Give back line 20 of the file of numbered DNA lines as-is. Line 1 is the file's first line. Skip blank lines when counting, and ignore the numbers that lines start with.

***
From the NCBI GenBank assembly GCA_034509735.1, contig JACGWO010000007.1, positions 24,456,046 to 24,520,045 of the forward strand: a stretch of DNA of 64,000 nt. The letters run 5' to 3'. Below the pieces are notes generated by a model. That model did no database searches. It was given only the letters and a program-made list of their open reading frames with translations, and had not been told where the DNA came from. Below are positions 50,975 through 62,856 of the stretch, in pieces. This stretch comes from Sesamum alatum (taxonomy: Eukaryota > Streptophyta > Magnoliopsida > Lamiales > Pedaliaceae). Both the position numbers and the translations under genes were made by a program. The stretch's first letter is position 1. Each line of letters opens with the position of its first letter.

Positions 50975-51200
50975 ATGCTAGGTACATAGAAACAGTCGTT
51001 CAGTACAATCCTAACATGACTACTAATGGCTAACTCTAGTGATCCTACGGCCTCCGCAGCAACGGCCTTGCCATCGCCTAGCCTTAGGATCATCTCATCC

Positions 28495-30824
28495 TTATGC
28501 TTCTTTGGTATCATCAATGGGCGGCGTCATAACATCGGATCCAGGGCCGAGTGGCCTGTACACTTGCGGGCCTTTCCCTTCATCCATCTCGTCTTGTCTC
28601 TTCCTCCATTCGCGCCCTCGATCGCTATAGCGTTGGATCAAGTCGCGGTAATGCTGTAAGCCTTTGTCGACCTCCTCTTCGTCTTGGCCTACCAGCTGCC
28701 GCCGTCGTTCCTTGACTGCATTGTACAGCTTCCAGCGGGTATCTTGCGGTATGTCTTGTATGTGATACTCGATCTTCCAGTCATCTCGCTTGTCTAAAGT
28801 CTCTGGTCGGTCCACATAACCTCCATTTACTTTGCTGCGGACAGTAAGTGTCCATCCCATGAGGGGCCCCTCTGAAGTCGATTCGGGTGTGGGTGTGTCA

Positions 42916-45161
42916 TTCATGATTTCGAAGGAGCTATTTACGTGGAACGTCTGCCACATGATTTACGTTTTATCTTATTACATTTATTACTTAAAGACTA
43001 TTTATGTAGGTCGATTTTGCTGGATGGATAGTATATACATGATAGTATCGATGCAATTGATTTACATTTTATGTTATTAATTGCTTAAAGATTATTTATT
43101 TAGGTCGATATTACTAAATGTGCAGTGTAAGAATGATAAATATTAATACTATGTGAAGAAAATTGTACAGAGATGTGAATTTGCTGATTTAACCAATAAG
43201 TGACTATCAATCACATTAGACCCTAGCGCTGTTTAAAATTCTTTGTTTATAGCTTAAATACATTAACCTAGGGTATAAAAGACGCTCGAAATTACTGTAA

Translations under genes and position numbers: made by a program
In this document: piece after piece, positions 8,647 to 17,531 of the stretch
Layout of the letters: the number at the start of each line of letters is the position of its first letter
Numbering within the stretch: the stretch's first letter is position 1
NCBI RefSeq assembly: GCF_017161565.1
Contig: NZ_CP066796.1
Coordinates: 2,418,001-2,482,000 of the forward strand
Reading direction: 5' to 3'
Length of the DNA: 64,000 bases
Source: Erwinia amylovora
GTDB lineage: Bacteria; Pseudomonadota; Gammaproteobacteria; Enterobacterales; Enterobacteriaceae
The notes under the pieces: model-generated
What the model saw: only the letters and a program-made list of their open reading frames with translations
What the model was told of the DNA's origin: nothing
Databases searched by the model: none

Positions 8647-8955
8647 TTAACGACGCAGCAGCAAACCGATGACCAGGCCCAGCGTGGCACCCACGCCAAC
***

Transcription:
NCBI RefSeq assembly: GCF_017161565.1